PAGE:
Our next "tourist" is Henri DeTonty, who was LaSalle's lieutenant and visited the Falls on Feb. 1, 1679, though his description was not written until five years later. His words are below:
"Curiosity led me to visit the Fall of Niagara which separates Lake Erie from Lake Frontenac (Ontario). I can only say that it is the most beautiful fall in the world. By our estimate it falls perpendicular 500 feet and is some 200 toises wide. It throws of vapors which may be seen at a distance of sixteen leagues, and it may be heard at the same distance when it is calm. When once the swans and bustards are caught in its current it is impossible for them to take flight again, and they are dead before they get to the bottom of the fall."
Moving ahead to 1688 we meet Louis Armand de LomD'Arce, with the title of "baron". He managed to capture new voyages to North America and his account of the several nations of that vast continent. The several attempts of the English and French to disposses one another ... and the various adventures between the French and the Iroquois confederates of England, from 1683-1694.
A geographical description of Canada written in French by Baron Lahontan..and done in English - a great part of which was never printed in the original is shown below.
"New voyages to North-America by the Baron de Lahontan; reprinted from the English edition of 1703, with facsimiles of original title pages, maps and illustrations and the addition of introduction, notes and index, by Reuben Gold Thwaites with excerpts as follows:
"As for the Waterfall of Niagara, 'tis seven or eight hundred foot high and a half a League broad. Towards the middle of it we descry an Island that leans toward the Precipice, as if it were ready to fall. All the Beasts that cross the Water within half a quarter of the League above this unfortunate island, are suc'd in by force of the Stream: And the Beasts and Fish that are thus kill'd by the prodigious fall, serve for food to fifty Iroques settled about two Leagues off, and take 'em out of the water with their Canows. Between the surface of the water that shelves of prodigiously, and the foot of the Precipe, three Men may cross in a breast without any other damage, than a sprinkling of some few drops of water."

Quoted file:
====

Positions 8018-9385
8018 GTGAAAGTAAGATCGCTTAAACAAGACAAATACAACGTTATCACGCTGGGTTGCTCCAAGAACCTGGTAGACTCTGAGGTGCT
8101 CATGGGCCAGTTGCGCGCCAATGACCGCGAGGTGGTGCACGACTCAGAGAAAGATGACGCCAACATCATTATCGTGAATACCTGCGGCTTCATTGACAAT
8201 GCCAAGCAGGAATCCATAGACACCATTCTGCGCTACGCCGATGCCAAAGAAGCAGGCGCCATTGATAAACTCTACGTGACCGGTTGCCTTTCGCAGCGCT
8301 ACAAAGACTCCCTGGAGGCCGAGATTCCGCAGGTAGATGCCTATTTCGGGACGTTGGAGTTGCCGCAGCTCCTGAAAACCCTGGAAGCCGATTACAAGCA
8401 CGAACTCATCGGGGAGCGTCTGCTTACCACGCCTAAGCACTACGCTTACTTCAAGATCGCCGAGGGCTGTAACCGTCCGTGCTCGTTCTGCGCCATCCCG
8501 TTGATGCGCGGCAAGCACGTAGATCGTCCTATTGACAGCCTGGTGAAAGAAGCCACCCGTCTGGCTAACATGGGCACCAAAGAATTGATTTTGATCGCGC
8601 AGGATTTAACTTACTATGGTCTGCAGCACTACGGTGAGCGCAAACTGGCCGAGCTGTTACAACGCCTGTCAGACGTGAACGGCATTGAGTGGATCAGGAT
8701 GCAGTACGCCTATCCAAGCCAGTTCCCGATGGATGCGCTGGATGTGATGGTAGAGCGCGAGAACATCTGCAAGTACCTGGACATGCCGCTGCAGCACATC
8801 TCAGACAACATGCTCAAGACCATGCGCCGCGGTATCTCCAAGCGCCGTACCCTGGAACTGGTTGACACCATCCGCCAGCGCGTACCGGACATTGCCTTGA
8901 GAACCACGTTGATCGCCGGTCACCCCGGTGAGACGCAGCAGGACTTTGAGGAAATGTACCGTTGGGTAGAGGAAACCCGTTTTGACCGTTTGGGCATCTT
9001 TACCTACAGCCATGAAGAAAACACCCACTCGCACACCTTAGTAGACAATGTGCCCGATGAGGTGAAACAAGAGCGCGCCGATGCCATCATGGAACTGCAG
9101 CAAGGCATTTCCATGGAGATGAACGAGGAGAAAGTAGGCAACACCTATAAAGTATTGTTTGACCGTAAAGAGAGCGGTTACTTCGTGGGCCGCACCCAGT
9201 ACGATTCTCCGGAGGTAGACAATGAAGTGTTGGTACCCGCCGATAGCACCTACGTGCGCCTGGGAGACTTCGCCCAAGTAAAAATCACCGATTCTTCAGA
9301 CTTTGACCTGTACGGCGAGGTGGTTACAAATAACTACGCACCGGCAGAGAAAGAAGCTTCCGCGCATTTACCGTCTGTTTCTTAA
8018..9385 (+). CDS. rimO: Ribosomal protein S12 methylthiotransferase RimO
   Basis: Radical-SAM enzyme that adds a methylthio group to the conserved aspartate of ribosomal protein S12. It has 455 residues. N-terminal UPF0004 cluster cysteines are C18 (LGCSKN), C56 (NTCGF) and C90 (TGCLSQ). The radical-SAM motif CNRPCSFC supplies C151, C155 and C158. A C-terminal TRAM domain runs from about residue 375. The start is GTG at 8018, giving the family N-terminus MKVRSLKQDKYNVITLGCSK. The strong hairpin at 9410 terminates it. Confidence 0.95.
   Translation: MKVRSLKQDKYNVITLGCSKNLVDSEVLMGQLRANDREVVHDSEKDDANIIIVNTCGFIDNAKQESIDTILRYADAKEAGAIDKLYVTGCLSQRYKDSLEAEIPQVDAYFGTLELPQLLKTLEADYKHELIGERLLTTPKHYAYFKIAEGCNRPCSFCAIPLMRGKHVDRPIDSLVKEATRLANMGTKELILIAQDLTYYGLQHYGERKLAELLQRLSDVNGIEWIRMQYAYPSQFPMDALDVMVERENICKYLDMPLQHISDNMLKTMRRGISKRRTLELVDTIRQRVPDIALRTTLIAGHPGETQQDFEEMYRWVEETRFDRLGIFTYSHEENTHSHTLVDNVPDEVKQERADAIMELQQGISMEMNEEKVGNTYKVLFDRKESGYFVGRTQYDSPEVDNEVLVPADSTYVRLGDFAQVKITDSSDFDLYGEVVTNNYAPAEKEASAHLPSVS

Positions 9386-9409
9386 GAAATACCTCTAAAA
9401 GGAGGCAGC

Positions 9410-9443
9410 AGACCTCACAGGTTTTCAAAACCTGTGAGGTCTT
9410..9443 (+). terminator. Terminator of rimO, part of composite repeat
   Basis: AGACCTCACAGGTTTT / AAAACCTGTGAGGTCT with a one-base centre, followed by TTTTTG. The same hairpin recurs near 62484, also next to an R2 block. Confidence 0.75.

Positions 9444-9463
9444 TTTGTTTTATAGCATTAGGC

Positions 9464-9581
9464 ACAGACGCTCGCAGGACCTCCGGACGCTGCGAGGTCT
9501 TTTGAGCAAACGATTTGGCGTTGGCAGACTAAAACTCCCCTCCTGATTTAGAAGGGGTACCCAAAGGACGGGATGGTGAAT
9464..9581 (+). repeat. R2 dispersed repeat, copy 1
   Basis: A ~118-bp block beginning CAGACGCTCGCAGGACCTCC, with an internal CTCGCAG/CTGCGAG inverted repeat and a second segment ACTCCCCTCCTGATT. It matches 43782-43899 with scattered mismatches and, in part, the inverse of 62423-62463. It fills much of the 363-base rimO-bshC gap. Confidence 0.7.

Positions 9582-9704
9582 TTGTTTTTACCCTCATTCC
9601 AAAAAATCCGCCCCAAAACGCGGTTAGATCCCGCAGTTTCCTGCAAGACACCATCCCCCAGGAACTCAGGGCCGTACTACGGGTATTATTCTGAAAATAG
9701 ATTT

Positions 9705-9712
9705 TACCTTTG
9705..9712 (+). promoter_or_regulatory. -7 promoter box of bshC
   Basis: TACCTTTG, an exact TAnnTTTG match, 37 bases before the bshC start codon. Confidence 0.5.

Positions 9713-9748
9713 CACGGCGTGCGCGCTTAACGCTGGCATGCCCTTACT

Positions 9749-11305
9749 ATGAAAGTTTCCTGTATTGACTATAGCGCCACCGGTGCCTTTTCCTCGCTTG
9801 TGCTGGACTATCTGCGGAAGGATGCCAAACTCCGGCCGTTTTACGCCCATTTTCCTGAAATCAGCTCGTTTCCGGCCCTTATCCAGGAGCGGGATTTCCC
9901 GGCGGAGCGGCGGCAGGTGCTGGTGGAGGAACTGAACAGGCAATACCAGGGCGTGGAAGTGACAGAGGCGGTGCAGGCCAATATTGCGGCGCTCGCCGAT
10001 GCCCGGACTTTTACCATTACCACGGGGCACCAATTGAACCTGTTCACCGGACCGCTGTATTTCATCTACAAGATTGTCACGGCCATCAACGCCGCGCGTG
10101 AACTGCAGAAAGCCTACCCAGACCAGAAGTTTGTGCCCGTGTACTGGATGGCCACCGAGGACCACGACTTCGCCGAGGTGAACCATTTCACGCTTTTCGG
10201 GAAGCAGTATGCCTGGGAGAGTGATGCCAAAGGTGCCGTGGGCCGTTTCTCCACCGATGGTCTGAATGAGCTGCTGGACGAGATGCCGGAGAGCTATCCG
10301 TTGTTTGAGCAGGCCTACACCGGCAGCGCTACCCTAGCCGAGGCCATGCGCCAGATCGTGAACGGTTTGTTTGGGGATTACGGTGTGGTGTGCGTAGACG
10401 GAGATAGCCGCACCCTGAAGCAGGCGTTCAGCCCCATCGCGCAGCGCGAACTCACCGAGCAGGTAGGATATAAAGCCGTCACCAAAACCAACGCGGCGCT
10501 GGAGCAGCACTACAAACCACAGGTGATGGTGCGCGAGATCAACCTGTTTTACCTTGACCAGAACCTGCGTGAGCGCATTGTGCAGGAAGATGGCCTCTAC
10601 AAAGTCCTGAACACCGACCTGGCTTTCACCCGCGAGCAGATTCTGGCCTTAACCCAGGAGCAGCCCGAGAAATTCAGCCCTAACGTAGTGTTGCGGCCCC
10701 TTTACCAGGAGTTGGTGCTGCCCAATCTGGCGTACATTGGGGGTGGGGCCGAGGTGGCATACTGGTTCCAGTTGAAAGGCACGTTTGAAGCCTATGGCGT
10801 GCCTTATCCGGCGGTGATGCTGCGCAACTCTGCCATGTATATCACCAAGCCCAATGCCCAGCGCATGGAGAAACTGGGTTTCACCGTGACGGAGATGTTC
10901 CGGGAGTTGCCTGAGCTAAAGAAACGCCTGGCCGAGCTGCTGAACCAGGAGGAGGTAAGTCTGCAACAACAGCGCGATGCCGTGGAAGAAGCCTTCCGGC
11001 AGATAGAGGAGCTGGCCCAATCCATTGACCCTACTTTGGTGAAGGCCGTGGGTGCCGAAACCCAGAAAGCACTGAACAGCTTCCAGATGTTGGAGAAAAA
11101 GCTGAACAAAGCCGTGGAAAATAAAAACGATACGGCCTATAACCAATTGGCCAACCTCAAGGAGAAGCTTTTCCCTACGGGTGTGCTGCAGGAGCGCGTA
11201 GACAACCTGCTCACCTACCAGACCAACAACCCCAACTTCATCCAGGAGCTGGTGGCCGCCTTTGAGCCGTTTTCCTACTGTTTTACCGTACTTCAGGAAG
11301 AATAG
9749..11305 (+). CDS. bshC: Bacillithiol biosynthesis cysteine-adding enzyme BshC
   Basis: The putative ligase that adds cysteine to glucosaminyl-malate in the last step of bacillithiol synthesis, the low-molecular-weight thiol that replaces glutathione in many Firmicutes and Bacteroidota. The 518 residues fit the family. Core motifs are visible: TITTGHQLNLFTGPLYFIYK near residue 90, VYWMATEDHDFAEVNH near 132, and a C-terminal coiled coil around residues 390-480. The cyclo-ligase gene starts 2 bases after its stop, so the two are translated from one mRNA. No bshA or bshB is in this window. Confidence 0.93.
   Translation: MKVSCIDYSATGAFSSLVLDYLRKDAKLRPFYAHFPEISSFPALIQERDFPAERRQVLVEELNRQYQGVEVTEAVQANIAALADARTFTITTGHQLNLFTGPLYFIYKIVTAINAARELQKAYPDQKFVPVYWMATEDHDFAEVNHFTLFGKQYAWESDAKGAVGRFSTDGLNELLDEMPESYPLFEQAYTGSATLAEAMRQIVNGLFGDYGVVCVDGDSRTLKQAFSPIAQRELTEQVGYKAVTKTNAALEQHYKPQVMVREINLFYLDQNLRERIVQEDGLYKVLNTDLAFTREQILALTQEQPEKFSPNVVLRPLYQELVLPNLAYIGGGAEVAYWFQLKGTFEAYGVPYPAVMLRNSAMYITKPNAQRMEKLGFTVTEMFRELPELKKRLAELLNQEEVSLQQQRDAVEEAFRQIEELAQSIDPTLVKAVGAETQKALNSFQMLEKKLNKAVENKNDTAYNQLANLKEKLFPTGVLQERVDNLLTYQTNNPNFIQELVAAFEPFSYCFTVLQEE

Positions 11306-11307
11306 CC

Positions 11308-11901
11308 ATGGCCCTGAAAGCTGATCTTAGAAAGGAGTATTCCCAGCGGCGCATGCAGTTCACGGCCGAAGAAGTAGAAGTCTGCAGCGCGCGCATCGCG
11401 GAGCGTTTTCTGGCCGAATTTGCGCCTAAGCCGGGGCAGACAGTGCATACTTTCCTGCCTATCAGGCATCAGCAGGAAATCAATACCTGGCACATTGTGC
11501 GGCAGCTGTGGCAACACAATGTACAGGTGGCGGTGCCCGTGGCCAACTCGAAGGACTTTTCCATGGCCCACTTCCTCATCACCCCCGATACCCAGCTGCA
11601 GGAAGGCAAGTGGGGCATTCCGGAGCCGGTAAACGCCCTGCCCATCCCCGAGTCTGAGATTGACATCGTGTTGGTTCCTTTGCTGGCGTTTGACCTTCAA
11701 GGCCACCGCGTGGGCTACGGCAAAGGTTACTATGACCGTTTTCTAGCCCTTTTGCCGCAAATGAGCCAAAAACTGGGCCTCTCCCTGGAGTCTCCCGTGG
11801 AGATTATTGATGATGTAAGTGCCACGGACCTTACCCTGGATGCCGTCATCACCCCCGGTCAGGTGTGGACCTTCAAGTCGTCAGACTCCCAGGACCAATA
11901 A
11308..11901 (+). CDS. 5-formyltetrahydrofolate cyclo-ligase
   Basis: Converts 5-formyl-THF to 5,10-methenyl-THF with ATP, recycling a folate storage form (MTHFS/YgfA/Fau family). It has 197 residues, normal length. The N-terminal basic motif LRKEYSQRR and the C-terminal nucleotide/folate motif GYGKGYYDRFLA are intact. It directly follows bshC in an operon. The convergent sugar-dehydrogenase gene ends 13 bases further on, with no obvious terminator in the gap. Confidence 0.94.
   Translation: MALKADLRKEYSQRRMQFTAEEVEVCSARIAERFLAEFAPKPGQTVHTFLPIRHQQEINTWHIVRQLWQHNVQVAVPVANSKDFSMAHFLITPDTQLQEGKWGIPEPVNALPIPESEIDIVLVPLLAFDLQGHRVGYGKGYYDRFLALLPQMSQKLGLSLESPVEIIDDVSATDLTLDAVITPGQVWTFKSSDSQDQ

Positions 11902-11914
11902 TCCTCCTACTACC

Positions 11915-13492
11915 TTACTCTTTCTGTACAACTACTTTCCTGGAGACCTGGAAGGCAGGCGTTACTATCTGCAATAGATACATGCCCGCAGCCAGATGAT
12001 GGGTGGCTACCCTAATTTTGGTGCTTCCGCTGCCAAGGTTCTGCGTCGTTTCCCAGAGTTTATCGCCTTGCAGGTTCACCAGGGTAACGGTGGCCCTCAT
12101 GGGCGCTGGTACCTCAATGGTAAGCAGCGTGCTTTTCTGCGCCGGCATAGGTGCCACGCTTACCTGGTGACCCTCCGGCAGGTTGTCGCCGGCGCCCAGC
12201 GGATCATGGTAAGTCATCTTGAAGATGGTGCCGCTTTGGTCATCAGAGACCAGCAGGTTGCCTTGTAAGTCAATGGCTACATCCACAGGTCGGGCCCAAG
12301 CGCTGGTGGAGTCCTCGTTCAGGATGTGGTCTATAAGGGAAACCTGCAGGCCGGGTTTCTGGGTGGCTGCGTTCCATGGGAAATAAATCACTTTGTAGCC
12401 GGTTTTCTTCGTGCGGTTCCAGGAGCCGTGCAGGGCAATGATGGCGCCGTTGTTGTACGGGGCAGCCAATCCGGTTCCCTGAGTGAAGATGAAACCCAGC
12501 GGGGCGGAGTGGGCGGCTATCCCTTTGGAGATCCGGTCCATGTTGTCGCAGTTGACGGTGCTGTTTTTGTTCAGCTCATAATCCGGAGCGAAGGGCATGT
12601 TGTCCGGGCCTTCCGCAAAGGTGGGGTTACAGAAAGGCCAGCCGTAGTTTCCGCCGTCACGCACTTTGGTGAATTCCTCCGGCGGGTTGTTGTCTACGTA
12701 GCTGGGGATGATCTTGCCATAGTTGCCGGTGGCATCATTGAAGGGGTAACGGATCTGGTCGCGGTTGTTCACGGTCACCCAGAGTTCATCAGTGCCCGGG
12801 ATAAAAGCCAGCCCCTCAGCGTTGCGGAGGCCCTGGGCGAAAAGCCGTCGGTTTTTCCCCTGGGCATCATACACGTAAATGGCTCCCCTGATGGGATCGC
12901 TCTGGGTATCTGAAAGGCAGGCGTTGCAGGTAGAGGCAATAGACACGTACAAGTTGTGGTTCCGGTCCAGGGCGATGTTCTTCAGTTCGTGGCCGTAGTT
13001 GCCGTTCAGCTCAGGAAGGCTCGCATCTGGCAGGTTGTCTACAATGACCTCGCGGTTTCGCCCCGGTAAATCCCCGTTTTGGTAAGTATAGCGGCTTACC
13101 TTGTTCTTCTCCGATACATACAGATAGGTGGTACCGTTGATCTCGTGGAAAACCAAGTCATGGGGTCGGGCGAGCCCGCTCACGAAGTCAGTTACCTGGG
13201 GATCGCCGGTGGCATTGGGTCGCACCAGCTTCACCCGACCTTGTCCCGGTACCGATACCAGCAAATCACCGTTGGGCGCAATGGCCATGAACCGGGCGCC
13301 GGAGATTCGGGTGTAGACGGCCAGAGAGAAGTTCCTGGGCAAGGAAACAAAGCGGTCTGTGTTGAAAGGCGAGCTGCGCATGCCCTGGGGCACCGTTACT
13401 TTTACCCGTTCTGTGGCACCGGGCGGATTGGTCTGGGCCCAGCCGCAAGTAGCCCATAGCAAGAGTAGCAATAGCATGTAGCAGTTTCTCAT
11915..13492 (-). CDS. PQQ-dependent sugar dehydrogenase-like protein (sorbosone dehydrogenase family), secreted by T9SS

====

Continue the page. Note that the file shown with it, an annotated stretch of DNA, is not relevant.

Lahontan's book had "an immense vogue" and the various editions of it soon rivalled those of Hennepin's works in number. Of these editions those of 1703-04 are reckoned the best. The Niagara description occurs in a letter dated at Missilimakinac, May 26, 1688. "It was very popular and with all its exaggerations soon found its way into geographies and other books."
1710 brings us the Four Kings of Canada, being a succinct account of four Indian princes lately arriv'd from North America, with a particular description of their country...with several other extraordinary things worthy of observation, as to the natural or curious productions, beauty or fertility of that part of the world. London. 1710."
"The River of St. Lawrence or Canada, receives in these Parts an Infinite Quantity of fresh Water from the four great Lakes, the Lake Huron, the upper Lake, the Lake of of the Illinois, and the Lake Erie or of the Cat, which may properly be call'd little fresh Water Seas. This great Deluge of Water tumbling furiously over the greatest and most dreadful Heap in the World, an infiinite Number of Fish take a great Delight to spawn here, and as it were suffocate here, because they cannot get over this hugh Cataract: So that the Quantity taken here is incredible."
"A Gentleman who was Travelling in this Part, went to see this Heap, which comes from a River in the North and falls into a great Basin of Lake Ontario, big enough to hold a Hundred Men of War, being there he taught the Natives to catch Fish with their Hands, by causing Trees to be cut down in the Spring, and to be roll'd to the Bank of the River, so that he might be upon them without wetting himself; by the Assistance of which he thrust his Arm into the Water up to the Elbow, where he found a prodigious Quantity of Fish of different Species, which he laid hold on by the Gills, gently stroking 'em and when he had taken Fifty or Sixty of 'em at a Time, he use to warm and refresh himself; after this Manner in a short Time, he would catch enough to feed Fifty or Sixty families. "
Let's take a break now — until next week.
Contact Norma Higgs at firstname.lastname@example.org.